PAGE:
January 20, 2020
New Jersey school districts were about to raise funds by raising property taxes, but the governor blocked it. The districts will have to find another way to compensate for the cuts that have taken place to state funding. When vetoing the bill, the governor made a statement that taxes on the wealthy should be raised to pay for schools, instead of asking middle-class taxpayers to pay more. Some districts have lost state aid, due to changes to the formula for school property tax funding.
If the measure would have passed without veto, it would have allowed school districts to exceed the two-percent cap on New Jersey property tax increases that were previously set. But Governor Murphy made it clear that he would not support the development of another way to exceed the cap, especially when it increases the burden of property tax and harms voters. The current school funding formula for the state tells voters how much every district should be spending, how much comes from the state, and how much should be generated from property taxes.
The funding formula has been in overhaul mode for years, and those changes have been controversial. The goal of the changes has been to shift state aid away from overfunded districts and to districts that are not funded as well. But at the same time, hundreds of millions more are being put into schools every year, and every district should get 100 percent of what is owed to them. There are 172 districts that will lose state aid, because they have been getting more than the current formula states that they need.
For the last seven years, there have been other districts that are losing money and not receiving enough funding. Programs reductions, budget cuts, and layoffs are part of the future for those districts, if changes to the distribution of state education funds are not made. By exceeding the two-percent property tax cap, these schools could get more funding and reduce their chances of ongoing financial problems. There would have been 40 districts that qualified for the changes. Still, the governor vetoed the bill and strongly suggested that districts find another way to address the issues. The goal is to avoid increasing how much families pay in property taxes, and it is a decision that should be taken seriously.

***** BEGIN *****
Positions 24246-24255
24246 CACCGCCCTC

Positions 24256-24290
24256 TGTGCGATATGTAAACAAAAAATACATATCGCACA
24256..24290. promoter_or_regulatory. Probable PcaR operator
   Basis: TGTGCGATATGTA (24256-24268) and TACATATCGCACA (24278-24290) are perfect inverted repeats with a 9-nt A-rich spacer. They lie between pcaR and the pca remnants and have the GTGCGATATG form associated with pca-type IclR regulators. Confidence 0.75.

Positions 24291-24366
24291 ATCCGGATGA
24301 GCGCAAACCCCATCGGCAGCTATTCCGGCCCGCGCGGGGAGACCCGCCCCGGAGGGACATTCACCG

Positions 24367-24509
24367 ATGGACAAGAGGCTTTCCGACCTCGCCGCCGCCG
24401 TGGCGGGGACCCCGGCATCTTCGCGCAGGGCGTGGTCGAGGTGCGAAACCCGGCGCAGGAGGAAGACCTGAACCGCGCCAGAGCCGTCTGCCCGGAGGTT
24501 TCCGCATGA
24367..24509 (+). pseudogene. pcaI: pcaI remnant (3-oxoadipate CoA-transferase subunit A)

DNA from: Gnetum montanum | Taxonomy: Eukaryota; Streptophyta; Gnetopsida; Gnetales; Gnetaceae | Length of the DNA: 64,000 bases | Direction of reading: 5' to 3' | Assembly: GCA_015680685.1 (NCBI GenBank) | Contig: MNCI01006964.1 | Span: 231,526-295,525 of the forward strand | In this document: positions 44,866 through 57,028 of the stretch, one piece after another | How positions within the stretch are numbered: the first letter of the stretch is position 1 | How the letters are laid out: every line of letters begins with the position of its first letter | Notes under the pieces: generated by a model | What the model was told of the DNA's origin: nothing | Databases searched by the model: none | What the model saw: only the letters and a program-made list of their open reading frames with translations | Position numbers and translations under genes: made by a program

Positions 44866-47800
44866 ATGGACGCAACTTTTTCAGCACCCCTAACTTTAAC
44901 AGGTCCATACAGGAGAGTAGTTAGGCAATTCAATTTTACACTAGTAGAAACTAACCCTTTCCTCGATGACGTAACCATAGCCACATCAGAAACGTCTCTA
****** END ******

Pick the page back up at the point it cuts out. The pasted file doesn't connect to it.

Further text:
The governor continues to propose raising the tax on wealthy people, but defenders of the original bill argue that none of the money from an increase on wealthy people’s taxes would actually go to the districts that need the funding. According to the New Jersey School Board Association, the governor is also mistaking the bill’s actual effects. That Association states that the bill was thought out carefully, and would have helped school districts without causing the significant and unrestricted increases in property taxes the governor implied.